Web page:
Farm sustainable intensification is an important strategy to reduce environmental impacts, which can be obtained in particular through improvements in the milk production per cow and feed efficiency, as well as by increasing the net primary production of the Utilized Agricultural Area. Farming systems that are mainly based on multi-annual/perennial forages may increase soil carbon (C) sequestration, which is a significant greenhouse gases mitigation strategy. The aim of the present study has been to identify the forage systems related to dairy farms that are able to maximize feed production and to improve feed efficiency and C sequestration, in order to achieve the best environmental sustainability result. A group of 46 dairy farms was selected to represent the most widespread forage systems in Northern Italy. The identified forage systems were: CONV, conventional corn silage system; MIXED, low intensity mixed system; HQFS, high quality forage system; WICE, winter cereal silage system; PR DRY, hay system for Parmigiano Reggiano PDO cheese production and PR-FRESH, hay and fresh forage system for Parmigiano Reggiano PDO cheese production. Primary data were collected to carry out a life cycle assessment. Soil samples of representative crops of the forage systems were collected to determine in particular the soil organic carbon density and soil organic matter. The WICE, CONV and HQFS forage systems provided the greatest amount of dry matter (DM) per hectare, whereas the PR FRESH system showed the highest soil C density. The LCA results showed that the HQFS system registered the lowest values for all the impact categories (except for land occupation and the use of non-renewable resources), probably due to the higher milk production, both in terms of individual production (fat and protein corrected milk/head) and feed efficiency (kg milk/kg DMI). More intensive systems, such as HQFS, demonstrated that the milk production per cow and feed efficiency are negatively related to the impact per kilogram of product. The HQFS system also resulted to be more sustainable, in terms of feed self-sufficiency, as a high amount of DM per hectare. However, as far as this forage system is concerned, there is still room to strengthen environmental sustainability, since HQFS also showed the lowest C soil density. Further investigations are needed to consider environmental sustainability over a wider spectrum.

Forage systems and sustainability of milk production: Feed efficiency, environmental impacts and soil carbon stocks / G. Gislon, F. Ferrero, L. Bava, G. Borreani, A.D. Prà, M.T. Pacchioli, A. Sandrucci, M. Zucali, E. Tabacco. - In: JOURNAL OF CLEANER PRODUCTION. - ISSN 0959-6526. - 260(2020 Jul), pp. 121012.1-121012.12.

Forage systems and sustainability of milk production: Feed efficiency, environmental impacts and soil carbon stocks

G. Gislon;L. Bava
Writing – Review & Editing
;
A. Sandrucci;M. Zucali
Methodology
;
2020

Abstract

Farm sustainable intensification is an important strategy to reduce environmental impacts, which can be obtained in particular through improvements in the milk production per cow and feed efficiency, as well as by increasing the net primary production of the Utilized Agricultural Area. Farming systems that are mainly based on multi-annual/perennial forages may increase soil carbon (C) sequestration, which is a significant greenhouse gases mitigation strategy. The aim of the present study has been to identify the forage systems related to dairy farms that are able to maximize feed production and to improve feed efficiency and C sequestration, in order to achieve the best environmental sustainability result. A group of 46 dairy farms was selected to represent the most widespread forage systems in Northern Italy. The identified forage systems were: CONV, conventional corn silage system; MIXED, low intensity mixed system; HQFS, high quality forage system; WICE, winter cereal silage system; PR DRY, hay system for Parmigiano Reggiano PDO cheese production and PR-FRESH, hay and fresh forage system for Parmigiano Reggiano PDO cheese production. Primary data were collected to carry out a life cycle assessment. Soil samples of representative crops of the forage systems were collected to determine in particular the soil organic carbon density and soil organic matter. The WICE, CONV and HQFS forage systems provided the greatest amount of dry matter (DM) per hectare, whereas the PR FRESH system showed the highest soil C density. The LCA results showed that the HQFS system registered the lowest values for all the impact categories (except for land occupation and the use of non-renewable resources), probably due to the higher milk production, both in terms of individual production (fat and protein corrected milk/head) and feed efficiency (kg milk/kg DMI). More intensive systems, such as HQFS, demonstrated that the milk production per cow and feed efficiency are negatively related to the impact per kilogram of product. The HQFS system also resulted to be more sustainable, in terms of feed self-sufficiency, as a high amount of DM per hectare. However, as far as this forage system is concerned, there is still room to strengthen environmental sustainability, since HQFS also showed the lowest C soil density. Further investigations are needed to consider environmental sustainability over a wider spectrum.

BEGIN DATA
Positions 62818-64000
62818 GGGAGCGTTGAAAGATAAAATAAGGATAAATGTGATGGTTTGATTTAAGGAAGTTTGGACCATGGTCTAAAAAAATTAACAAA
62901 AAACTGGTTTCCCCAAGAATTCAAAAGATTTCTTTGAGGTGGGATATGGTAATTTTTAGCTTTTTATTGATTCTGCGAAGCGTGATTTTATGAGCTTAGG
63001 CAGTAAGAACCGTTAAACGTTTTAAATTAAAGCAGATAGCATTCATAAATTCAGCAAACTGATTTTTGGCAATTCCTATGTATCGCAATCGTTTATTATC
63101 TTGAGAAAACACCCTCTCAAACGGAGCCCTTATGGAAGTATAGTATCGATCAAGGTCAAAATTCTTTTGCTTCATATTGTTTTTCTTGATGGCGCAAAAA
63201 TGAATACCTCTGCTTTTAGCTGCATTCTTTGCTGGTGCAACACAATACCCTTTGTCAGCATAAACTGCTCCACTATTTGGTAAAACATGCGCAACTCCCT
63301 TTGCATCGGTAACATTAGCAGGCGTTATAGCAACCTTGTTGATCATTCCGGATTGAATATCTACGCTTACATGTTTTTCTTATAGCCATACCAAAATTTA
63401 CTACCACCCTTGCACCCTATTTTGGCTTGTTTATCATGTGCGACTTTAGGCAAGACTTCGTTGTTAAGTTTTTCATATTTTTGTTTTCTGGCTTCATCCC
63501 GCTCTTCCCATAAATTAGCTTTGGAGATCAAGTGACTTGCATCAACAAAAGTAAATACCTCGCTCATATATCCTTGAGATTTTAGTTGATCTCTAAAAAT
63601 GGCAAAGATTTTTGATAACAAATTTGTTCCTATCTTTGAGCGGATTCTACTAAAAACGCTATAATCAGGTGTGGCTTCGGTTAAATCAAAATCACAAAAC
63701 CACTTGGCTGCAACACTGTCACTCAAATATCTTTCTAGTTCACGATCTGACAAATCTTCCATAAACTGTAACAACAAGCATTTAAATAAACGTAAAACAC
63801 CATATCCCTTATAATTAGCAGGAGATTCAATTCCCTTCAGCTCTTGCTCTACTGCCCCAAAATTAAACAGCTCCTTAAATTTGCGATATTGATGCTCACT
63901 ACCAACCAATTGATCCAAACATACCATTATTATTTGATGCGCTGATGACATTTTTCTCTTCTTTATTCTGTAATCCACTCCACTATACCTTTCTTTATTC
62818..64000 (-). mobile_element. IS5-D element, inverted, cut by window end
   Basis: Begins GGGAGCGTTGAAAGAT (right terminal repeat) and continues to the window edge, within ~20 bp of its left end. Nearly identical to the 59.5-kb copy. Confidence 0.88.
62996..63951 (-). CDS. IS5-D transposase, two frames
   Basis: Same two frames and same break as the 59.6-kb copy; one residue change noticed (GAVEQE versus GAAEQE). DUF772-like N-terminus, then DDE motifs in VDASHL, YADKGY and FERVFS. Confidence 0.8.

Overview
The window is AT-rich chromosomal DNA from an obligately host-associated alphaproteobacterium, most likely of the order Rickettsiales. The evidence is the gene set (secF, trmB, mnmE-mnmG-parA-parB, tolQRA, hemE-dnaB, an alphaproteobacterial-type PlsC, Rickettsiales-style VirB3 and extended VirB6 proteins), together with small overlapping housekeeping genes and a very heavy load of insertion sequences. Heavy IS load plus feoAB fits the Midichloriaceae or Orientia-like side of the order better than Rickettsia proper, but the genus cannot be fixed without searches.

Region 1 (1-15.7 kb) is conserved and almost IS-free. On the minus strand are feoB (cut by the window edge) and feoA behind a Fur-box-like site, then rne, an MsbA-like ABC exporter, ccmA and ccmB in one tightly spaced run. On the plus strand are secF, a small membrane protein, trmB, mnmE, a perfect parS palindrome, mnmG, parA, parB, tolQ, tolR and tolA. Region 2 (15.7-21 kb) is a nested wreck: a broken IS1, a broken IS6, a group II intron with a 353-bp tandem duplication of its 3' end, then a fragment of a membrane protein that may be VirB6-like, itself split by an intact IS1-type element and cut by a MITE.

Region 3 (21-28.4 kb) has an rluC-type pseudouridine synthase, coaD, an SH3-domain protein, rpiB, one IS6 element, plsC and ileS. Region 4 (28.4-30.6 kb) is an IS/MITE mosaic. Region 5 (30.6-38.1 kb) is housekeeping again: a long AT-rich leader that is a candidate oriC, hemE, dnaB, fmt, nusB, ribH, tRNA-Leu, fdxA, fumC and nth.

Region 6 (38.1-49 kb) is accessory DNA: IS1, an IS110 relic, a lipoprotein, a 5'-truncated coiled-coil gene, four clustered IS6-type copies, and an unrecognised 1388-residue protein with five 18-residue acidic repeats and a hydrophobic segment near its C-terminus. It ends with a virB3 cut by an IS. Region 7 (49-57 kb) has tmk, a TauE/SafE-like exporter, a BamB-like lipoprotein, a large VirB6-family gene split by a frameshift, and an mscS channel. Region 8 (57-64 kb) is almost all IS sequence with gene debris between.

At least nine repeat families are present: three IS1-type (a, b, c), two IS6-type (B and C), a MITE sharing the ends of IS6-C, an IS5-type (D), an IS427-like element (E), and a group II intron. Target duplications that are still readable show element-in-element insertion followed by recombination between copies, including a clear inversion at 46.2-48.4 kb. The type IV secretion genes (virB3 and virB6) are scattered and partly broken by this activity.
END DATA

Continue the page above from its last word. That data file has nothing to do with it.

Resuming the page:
Forage systems; Milk production efficiency; Life cycle assessment; C stock
Settore AGR/19 - Zootecnica Speciale
13-mar-2020
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Utilizza questo identificativo per citare o creare un link a questo documento: https://hdl.handle.net/2434/722757
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